Will the full documentary show John Kerry’s covert meeting in Paris with the leadership of the Viet Cong while he was still an officer in the US Naval Reserve and a leader in the anti-war movement? Will it show how Watergate crippled the Republicans and swept Democrats into Congress in 1974, and their rapid defunding of South Vietnamese promised support after Americans had been gone from Vietnam two years? Will it show Congress violating America’s pledge to defend South Vietnam if the North Vietnamese ever broke their pledge to never attack the south? Will it portray America’s shame in letting our ally fall, the tens of thousands executed for working with Americans, the hundreds of thousands who perished fleeing in overpacked, rickety boats, the million or so sent to brutal re-education camps? Will it show the North Vietnamese victors bringing an influx from the north to take over South Vietnam’s businesses, the best jobs, farms, all the good housing, or committing the culturally ruthless sin of bulldozing grave monuments of the South Vietnamese?

Will Burns show how the North Vietnamese took the city of Hue during the 1968 Tet Offensive, bringing lists of names of political leaders, business owners, doctors, nurses, teachers and other “enemies of the people,” and how they went from street to street, dragging people out of their homes, and that in the aftermath of the Battle of Hue, only when thousands of people were missing and the search began did they find the mass graves where they had been tied together and buried alive?

Will Burns show how America, after finally withdrawing from Vietnam and shamefully standing by while our ally was brutalized, did nothing while next door in Cambodia the Communists murdered two million of their own people as they tried to mimic Mao’s “worker paradise” in China?

Will Burns show how American troops conducted themselves with honor, skill and courage, never lost a major battle, and helped the South Vietnamese people in many ways like building roads and schools, digging wells, teaching improved farming methods and bringing medical care where it had never been seen before? Will he show that American war crimes, exaggerated by the left, were even more rare in Vietnam than in WWII? Will he show how a naïve young Jane Fonda betrayed her country with multiple radio broadcasts from North Vietnam, pleading with American troops to refuse their orders to fight, and calling American pilots and our President war criminals?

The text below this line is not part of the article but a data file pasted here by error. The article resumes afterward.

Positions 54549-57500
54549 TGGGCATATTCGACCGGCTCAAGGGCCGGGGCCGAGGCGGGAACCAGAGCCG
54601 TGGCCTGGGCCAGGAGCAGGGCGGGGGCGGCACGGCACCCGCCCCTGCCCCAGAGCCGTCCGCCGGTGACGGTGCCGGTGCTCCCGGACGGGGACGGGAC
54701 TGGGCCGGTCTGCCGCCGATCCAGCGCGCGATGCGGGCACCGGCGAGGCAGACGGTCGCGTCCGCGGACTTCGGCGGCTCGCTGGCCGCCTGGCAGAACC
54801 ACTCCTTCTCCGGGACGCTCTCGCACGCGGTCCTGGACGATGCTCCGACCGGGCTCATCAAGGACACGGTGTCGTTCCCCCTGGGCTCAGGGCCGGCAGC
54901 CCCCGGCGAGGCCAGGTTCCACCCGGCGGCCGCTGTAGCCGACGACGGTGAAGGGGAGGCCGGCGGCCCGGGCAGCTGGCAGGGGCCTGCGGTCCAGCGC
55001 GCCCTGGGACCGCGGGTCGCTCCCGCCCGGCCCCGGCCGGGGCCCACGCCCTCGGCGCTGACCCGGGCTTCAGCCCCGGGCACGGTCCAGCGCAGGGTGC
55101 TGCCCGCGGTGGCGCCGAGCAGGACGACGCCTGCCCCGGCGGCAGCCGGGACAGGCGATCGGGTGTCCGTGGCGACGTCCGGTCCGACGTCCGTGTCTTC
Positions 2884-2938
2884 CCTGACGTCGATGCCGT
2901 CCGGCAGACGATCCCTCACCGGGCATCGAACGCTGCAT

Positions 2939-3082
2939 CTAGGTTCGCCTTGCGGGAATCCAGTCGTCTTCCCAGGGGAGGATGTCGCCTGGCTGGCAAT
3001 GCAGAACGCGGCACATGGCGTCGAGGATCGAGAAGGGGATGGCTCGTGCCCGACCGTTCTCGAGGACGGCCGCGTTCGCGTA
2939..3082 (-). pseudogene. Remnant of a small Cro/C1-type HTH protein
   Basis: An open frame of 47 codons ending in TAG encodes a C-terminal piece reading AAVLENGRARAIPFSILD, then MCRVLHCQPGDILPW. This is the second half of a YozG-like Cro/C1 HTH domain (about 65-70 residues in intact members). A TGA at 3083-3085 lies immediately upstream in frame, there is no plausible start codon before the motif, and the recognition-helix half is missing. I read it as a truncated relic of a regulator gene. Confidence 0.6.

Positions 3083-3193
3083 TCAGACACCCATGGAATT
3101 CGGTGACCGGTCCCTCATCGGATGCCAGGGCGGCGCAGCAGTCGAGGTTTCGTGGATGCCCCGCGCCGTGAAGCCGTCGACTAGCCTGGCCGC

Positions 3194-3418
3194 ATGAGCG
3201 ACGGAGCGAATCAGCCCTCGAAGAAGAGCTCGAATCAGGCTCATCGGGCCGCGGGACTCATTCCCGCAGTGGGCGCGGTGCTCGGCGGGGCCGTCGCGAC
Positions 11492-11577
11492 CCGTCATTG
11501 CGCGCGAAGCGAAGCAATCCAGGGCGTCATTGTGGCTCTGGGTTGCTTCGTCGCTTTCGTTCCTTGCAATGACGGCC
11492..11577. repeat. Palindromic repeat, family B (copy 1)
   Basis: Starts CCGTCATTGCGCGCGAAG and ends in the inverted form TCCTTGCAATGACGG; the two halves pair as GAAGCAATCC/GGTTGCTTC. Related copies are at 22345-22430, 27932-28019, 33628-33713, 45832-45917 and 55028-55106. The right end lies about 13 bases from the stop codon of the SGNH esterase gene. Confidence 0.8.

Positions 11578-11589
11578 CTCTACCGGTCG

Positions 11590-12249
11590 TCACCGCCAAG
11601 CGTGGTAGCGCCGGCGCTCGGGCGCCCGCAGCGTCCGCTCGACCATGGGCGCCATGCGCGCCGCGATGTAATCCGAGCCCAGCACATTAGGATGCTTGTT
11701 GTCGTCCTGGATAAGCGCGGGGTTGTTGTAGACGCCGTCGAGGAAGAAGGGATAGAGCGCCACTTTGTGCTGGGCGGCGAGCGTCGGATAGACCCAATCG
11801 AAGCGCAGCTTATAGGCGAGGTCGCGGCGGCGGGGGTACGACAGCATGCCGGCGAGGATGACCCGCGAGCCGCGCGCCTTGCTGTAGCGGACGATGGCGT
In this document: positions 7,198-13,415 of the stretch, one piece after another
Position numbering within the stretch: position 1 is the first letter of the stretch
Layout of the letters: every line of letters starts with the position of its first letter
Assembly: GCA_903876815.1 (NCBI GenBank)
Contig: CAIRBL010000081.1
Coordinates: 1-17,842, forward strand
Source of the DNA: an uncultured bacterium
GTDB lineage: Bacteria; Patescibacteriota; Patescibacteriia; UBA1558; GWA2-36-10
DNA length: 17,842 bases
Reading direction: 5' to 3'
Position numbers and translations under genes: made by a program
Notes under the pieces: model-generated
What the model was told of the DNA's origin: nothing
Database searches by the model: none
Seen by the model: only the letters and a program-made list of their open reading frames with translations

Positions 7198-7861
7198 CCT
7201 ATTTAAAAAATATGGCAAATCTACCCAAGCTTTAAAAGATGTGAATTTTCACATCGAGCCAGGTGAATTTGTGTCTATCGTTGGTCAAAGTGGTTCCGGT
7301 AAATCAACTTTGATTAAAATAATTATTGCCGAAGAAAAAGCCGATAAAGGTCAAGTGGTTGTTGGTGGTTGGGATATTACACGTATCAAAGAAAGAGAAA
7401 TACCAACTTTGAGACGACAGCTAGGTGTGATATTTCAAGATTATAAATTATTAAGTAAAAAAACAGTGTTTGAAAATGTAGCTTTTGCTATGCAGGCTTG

Color me doubtful about these and many other questions.

Being in a war doesn’t make anyone an expert on the geopolitical issues, it’s a bit like seeing history through a straw with your limited view. But my perspective has come from many years of reflection and absorbing a multitude of facts and opinions, because I was interested. My belief is that America’s involvement in Vietnam was a noble cause trying to stop the spread of Communism in Southeast Asia, while it had spread its miserable oppression in Eastern Europe and was gaining traction in Central America, Africa and other places around the world. This noble cause was, indeed, screwed up to a fare-thee-well by the Pentagon and White House, which multiplied American casualties.

The tone of the screening was altogether different, that our part in the war was a sad mistake. It seemed like Burns and Novick took photos, video clips, artifacts and interviews from involved Americans, South Vietnamese, North Vietnamese, Viet Cong, civilians from south and north, reporters and others, threw it all in a blender to puree into a new form of moral equivalence. Good for spreading a thin layer of blame and innocence, not so good for finding the truth.